Anders leaned back a little and cocked a single eyebrow at him.

Kevin took a deep breath and tried to think of what to say. He’d never been very good at expressing himself. He grabbed Anders’s cheeks, tilted his head down, and kissed him.

He wasn’t trying to be aggressive, but the taste of Anders’s lips bypassed his dwindling self-control and shot straight to his cock. Anders’s taste was an intoxicating mixture of salt, spice, and the lingering flavor of the mint milkshake he had been drinking. Kevin grabbed the back of his head and pulled Ander’s mouth against his hard, pouring the desire he’d been fighting for a month into the kiss. Anders melted against him, not fighting for dominance but surrendering completely.




Sex & Sourdough available from Dreamspinner Press

From now until Sunday, you can save 25% off my books by using the coupon code “AJThomas” (case sensitive).

Leave a comment on any of these posts for a chance to win a free ebook copy!

Sex & Sourdough – Kevin gets more than he bargained for when he takes inexperienced hiker Anders under his wing at the beginning of the Appalachian Trail

December 13, 2013


Anders Blankenship never intended to hike the Appalachian Trail alone, but when his boyfriend cancels, Anders steels his courage, leaving the abusive relationship to tackle the long-distance hike. Though a hiking virgin, he’s glad he made the decision when he receives threatening messages from his ex. Luckily Kevin, an experienced backpacker, takes him under his wing.

Kevin Winters isn’t looking for a hiking partner, let alone a fling with a cute man on the rebound. After learning he has the autoimmune disorder that killed his father, Kevin left his family to wander remote trails. Convinced his future holds only pain and death, Kevin refuses to get close to anyone. The family sourdough recipes he recreates over a campfire are his only solace.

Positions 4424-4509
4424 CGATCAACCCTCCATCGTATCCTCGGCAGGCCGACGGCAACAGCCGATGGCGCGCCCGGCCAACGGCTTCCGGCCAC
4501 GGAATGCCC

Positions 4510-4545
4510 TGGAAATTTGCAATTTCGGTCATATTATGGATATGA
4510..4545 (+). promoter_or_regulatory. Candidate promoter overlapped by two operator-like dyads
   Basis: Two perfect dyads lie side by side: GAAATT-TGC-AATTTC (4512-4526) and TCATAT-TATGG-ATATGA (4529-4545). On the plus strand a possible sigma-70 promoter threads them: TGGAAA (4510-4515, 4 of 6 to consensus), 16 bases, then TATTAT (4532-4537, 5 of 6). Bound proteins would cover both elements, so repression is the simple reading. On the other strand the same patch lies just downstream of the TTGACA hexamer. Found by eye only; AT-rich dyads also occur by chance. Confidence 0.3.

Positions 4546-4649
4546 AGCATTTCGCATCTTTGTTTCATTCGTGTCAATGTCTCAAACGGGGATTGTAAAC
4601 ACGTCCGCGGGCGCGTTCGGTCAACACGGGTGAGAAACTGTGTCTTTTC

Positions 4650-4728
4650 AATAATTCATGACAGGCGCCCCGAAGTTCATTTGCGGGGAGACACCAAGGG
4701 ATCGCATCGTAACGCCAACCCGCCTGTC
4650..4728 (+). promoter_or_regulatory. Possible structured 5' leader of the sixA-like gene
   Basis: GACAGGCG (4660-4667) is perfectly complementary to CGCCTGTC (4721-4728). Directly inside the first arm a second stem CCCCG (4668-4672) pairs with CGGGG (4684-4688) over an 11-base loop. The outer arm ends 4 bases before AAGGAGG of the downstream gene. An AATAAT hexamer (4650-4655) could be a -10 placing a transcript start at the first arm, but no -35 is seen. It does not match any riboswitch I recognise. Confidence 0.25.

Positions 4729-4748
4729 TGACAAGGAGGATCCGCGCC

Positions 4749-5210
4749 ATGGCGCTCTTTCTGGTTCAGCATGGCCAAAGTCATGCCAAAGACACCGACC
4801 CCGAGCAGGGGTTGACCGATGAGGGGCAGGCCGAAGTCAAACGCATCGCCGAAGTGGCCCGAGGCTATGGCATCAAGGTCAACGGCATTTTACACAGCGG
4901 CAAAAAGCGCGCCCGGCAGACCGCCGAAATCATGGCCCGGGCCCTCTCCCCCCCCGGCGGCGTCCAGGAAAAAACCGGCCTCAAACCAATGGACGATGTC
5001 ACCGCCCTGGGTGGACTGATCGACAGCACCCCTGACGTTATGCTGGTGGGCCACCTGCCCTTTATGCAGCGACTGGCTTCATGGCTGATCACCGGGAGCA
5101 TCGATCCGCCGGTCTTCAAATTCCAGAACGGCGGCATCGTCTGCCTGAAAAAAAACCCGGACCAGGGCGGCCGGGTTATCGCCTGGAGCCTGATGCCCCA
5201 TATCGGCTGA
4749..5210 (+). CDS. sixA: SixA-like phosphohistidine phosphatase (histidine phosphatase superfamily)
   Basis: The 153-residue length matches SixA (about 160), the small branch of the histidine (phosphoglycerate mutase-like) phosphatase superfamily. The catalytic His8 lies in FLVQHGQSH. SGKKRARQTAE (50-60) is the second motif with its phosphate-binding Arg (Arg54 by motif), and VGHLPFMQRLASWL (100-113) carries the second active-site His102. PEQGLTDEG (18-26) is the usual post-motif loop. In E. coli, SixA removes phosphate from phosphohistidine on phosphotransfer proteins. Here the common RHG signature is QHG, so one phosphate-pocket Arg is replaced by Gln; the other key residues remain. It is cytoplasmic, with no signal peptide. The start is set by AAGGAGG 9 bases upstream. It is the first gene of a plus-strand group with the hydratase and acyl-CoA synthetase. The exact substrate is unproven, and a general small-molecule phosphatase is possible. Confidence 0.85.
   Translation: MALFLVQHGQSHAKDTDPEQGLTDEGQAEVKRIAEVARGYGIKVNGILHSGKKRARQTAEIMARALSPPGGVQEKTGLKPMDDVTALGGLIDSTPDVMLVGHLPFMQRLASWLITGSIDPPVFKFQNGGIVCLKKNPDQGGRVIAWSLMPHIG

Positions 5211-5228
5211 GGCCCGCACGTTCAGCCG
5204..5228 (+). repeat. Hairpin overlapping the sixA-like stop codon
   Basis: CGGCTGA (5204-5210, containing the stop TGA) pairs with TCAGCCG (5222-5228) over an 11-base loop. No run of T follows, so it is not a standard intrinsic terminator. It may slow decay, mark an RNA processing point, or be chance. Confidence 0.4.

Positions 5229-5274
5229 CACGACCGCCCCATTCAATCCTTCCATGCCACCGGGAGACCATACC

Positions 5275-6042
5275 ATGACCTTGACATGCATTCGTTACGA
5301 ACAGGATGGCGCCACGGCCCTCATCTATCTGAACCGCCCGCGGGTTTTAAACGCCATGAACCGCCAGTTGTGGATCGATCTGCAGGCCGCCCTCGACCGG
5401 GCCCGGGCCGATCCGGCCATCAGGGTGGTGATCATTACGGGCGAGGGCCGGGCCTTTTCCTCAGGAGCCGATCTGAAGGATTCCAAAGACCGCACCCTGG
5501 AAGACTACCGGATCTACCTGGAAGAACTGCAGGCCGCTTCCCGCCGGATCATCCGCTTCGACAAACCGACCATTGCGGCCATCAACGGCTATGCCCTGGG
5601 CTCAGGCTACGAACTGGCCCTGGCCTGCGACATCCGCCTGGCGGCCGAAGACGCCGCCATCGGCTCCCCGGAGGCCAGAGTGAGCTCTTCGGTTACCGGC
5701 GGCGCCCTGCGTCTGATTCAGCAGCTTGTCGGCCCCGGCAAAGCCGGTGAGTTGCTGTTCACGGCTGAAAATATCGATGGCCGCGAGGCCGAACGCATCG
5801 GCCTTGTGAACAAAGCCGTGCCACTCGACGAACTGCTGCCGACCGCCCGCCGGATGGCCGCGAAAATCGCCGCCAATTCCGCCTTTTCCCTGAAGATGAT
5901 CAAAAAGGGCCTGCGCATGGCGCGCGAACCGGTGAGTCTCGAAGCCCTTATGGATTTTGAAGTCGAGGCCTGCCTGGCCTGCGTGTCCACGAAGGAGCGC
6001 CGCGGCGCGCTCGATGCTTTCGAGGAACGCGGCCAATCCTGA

In the wilderness, Anders and Kevin discover a lot of common ground. While the future holds uncertainties they may not be ready to deal with, it might also hold the chance for happiness.


Stay tuned for an excerpt with Kevin and Ander’s first kiss!

Sex & Sourdough available from Dreamspinner Press

Save 25% off my books by using the coupon code “AJThomas” (case sensitive).




Gingerbread Palace Giveaway #2 Winner

December 12, 2013

I’m very excited to announce that AshleyAlexis is winner #2.

You can choose any Delectable series e-book as your prize. Please email me at with your choice of book and I will arrange for Dreamspinner to get it to you.

If you have all the Delectable series, you can choose another e-book from my titles at Dreamspinner.

Thank you.!

Rum & Ginger Release Party! Time to wrap it up I think.

December 2, 2013

It has been wonderful chatting with all of you today. It seems to be winding down so I’m going to bring the chat to a close. I’ll check back and respond to questions, so feel free to ask. Don’t forget that you have until 6:30pm EST tomorrow to enter what I’m now calling the “Name Your Gay Bar” Contest to win a free eBook of Rum & Ginger. I’ve been popping over to Dreamspinner and I noticed that my backlist of eBooks are all on sale! If you want to check something out at a discount now is the time to do it. I recommend the novella Wayward Grace- it’s pirate steampunk and super-fun and also my Christmas-Anti-Christmas story, The Vanguard’s Gift. I really want to do more with those characters but I think the story being a part of the Advent Calendar confused people. But please pop over and check them out.